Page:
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A disease called Awesome

Back in the day (ie last year), I used to spend time with others talking about a book I’d just read or a movie I watched.  We’d basically talk about meaningless stuff…and at the time it seemed to matter.  W and I used to love to travel to retail shows selling our soap and chat with people spending hours outside.  We would tend the garden or go for walks.

Flash forward to now and I’m amazed at how my life has changed.  I find myself in conversation with folks and I’m not sure what to say.  If they are fellow MS’ers, we chat endlessly about doctor’s appointments, our favorite MRI machines, wait times, new treatments, and infusion centers.  Non MS’ers?  I honestly draw a blank.  I can still chat about whatever TV show I watched recently or book I just read, but my reading list has adjusted to include a few more health-related books then I would like and any TV show discussion tends to morph as health enters the picture as in “well, after my last infusion I was on the couch for two days and watched an entire season of X” (<– insert favorite show here).  I’m afraid to do most retail shows now because I never know when I’m going to hit a certain level of exhaustion that just requires me to stop and I definitely can’t do much outdoors since I have developed the wonderful ability to overheat at a moments notice and tend to have trouble functioning when it happens.

Other-People-in-my-Age-Group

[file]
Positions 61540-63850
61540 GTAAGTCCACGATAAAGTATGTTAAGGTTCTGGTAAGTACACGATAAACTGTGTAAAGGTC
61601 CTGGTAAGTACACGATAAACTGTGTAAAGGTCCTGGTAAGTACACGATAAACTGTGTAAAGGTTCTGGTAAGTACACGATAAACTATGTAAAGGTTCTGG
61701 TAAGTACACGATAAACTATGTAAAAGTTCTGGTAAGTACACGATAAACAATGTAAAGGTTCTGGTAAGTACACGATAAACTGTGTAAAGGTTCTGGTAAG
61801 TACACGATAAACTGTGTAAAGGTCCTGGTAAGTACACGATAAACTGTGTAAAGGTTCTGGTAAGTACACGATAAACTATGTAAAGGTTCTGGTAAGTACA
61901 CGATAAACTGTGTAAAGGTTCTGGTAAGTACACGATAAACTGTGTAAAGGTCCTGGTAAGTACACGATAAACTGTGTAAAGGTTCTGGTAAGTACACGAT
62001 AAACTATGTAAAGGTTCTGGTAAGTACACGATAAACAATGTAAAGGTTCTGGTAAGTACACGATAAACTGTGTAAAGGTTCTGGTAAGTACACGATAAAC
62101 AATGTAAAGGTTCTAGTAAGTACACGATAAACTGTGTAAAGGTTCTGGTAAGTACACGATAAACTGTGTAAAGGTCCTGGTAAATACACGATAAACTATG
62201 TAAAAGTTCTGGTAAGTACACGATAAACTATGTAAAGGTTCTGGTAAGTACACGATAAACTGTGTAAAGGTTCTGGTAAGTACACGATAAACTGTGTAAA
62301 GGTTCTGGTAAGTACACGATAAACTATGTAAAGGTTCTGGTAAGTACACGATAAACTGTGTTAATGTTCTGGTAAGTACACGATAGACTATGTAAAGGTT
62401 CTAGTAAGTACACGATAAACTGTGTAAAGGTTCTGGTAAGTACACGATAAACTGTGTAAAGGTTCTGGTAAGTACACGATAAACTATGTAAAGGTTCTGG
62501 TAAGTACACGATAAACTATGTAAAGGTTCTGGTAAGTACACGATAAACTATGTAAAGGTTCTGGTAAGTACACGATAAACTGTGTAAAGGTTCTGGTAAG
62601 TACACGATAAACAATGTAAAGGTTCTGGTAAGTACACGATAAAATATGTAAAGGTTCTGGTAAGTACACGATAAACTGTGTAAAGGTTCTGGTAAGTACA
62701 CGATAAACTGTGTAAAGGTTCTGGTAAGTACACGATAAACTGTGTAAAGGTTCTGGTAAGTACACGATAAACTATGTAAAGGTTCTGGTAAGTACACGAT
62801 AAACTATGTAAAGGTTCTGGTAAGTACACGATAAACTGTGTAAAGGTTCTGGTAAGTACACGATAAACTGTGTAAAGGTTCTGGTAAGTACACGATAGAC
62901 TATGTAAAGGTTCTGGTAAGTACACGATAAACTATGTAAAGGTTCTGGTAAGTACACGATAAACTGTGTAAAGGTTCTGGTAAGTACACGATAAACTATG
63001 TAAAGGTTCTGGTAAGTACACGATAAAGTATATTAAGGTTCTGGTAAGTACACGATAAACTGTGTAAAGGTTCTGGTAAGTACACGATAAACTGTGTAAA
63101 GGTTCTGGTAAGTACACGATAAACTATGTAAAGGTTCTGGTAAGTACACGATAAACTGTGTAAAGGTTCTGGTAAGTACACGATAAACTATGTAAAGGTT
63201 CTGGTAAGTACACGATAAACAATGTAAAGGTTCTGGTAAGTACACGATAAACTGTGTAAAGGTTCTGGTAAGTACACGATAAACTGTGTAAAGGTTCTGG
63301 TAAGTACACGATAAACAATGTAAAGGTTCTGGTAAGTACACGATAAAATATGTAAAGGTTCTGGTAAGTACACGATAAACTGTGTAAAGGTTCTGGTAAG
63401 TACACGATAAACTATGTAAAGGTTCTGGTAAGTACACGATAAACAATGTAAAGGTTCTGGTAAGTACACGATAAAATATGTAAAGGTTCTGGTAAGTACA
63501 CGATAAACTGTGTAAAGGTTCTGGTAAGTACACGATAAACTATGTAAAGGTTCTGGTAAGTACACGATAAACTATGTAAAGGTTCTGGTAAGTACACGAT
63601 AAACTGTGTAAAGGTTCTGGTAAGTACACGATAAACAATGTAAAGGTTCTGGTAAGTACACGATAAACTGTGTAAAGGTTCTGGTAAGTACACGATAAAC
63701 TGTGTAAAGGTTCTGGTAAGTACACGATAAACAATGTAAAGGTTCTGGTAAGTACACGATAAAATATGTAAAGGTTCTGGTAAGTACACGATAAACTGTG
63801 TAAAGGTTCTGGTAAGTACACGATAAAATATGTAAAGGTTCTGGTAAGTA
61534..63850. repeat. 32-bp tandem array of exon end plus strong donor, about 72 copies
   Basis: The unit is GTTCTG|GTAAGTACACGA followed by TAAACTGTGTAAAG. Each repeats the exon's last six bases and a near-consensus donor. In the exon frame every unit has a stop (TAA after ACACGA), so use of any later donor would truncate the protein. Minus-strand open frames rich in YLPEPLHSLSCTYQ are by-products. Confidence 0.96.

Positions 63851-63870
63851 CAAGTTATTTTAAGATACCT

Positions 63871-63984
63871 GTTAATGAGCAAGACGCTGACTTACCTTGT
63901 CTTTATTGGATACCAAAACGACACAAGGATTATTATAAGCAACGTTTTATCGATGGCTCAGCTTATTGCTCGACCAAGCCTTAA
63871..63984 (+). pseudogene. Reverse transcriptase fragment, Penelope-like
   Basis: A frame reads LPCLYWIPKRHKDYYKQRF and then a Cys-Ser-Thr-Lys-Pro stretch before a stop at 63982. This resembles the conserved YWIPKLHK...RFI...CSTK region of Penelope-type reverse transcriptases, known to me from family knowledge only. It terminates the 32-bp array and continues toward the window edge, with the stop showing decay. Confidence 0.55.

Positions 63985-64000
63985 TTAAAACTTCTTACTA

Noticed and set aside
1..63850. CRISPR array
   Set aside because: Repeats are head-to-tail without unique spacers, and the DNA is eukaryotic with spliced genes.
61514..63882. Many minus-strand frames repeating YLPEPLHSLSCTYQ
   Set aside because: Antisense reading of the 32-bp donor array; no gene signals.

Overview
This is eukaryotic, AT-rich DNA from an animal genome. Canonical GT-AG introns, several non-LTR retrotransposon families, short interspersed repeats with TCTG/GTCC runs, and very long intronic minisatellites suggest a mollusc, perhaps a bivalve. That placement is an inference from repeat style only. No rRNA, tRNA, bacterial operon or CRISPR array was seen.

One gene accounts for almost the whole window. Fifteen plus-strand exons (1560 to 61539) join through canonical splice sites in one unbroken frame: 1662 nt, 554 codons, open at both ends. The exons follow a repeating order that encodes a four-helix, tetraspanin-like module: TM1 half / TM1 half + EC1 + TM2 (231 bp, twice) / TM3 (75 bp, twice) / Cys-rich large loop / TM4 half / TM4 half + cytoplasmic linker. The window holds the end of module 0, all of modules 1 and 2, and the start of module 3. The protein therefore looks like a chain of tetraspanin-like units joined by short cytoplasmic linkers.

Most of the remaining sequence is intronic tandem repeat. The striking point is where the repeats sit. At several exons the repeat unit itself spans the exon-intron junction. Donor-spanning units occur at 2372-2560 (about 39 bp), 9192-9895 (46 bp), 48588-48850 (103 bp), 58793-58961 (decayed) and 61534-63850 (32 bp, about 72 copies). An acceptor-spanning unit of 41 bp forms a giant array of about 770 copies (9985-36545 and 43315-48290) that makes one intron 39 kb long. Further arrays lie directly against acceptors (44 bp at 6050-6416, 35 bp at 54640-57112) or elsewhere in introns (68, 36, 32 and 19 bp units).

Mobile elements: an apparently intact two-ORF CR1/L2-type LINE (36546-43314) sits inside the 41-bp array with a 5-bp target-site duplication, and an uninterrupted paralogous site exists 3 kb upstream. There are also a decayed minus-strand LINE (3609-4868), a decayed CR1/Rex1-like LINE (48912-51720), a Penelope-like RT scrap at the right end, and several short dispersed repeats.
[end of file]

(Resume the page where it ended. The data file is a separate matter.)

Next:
I feel like a person who is losing touch with reality.  Or maybe I feel like those around me have lost touch?  I would like to say that being diagnosed with a chronic illness brought new meaning to my life, and some days I honestly feel that way, but other days I just feel spent and a bit lost.  Like I became old overnight and left all the people my age behind.  I just don’t know how to relate to them in the same way anymore.  It sounds awful (and I promise I am not an awful person), but their complaints about relationships, daily life, and work can make me angry.  They just seem trivial when looked at from a different vantage point.

I know all my anger and frustration has nothing to do with the person doing the talking and everything to do with me and my choice to interpret their words in that way.  I know it is unfair of me and I imagine it is simply my grief once again manifesting itself in my life. I recognize it as something I need to work on and I hope that as I continue to improve illness can take a backseat in my life and I can return to the banter of daily life with a real, legitimate smile on my face.

For others with chronic illnesses who have been through this battle, does it get easier?  Any tricks to that may help to ease me back to the other side?

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